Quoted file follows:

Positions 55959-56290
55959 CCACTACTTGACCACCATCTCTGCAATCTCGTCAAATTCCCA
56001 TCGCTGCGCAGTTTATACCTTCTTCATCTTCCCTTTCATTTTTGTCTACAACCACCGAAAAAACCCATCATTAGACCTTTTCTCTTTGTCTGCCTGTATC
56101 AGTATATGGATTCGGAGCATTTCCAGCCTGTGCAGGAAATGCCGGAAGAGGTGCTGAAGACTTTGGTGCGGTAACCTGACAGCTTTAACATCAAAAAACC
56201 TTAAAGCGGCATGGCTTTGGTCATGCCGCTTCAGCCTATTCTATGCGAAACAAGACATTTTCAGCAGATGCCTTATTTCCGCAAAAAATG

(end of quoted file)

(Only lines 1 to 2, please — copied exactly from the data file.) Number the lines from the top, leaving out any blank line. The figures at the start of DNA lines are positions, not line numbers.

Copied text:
Positions 55959-56290
55959 CCACTACTTGACCACCATCTCTGCAATCTCGTCAAATTCCCA